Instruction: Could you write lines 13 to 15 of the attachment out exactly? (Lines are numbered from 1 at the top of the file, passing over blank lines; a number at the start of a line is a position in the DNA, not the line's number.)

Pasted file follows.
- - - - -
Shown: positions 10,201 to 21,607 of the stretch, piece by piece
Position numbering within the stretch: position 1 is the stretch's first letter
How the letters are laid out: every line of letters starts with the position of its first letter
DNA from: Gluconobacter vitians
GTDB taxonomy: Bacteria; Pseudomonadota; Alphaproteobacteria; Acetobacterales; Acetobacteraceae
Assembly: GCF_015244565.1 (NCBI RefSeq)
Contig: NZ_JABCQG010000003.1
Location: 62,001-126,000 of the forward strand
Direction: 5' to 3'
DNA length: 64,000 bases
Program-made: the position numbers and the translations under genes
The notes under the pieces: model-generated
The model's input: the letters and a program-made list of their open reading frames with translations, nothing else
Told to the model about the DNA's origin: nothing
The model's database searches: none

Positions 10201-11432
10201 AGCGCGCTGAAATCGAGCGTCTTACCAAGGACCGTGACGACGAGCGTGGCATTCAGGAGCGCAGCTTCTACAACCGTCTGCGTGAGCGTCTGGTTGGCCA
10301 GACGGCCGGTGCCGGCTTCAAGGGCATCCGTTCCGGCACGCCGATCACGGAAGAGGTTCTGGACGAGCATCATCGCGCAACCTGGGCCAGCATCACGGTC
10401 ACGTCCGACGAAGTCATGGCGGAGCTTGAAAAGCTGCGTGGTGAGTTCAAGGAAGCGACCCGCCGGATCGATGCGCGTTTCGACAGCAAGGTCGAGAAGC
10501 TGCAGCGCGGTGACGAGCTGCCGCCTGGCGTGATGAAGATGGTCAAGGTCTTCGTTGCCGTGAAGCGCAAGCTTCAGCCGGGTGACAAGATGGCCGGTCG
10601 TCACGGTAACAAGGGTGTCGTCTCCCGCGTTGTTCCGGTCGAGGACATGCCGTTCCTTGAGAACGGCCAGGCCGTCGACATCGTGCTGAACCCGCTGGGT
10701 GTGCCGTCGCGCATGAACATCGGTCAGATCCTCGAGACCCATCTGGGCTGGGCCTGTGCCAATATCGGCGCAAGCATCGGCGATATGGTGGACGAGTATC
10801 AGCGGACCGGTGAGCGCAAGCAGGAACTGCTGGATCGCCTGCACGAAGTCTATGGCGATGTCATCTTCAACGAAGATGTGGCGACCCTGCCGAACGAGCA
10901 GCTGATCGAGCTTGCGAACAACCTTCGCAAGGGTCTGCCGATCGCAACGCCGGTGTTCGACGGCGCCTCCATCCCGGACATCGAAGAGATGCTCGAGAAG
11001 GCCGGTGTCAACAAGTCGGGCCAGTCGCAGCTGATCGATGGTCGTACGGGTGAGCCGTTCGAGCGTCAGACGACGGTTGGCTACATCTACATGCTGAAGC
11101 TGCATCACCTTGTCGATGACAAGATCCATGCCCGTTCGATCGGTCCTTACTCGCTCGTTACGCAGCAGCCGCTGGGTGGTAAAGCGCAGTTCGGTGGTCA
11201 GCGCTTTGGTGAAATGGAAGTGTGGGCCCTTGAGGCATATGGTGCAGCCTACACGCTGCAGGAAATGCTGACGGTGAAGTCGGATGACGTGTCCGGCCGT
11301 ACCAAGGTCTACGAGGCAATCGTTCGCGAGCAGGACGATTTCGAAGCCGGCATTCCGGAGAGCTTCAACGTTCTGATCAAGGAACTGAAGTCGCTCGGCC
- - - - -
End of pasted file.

The model's input: the letters and a program-made list of their open reading frames with translations, nothing else
Told to the model about the DNA's origin: nothing
The model's database searches: none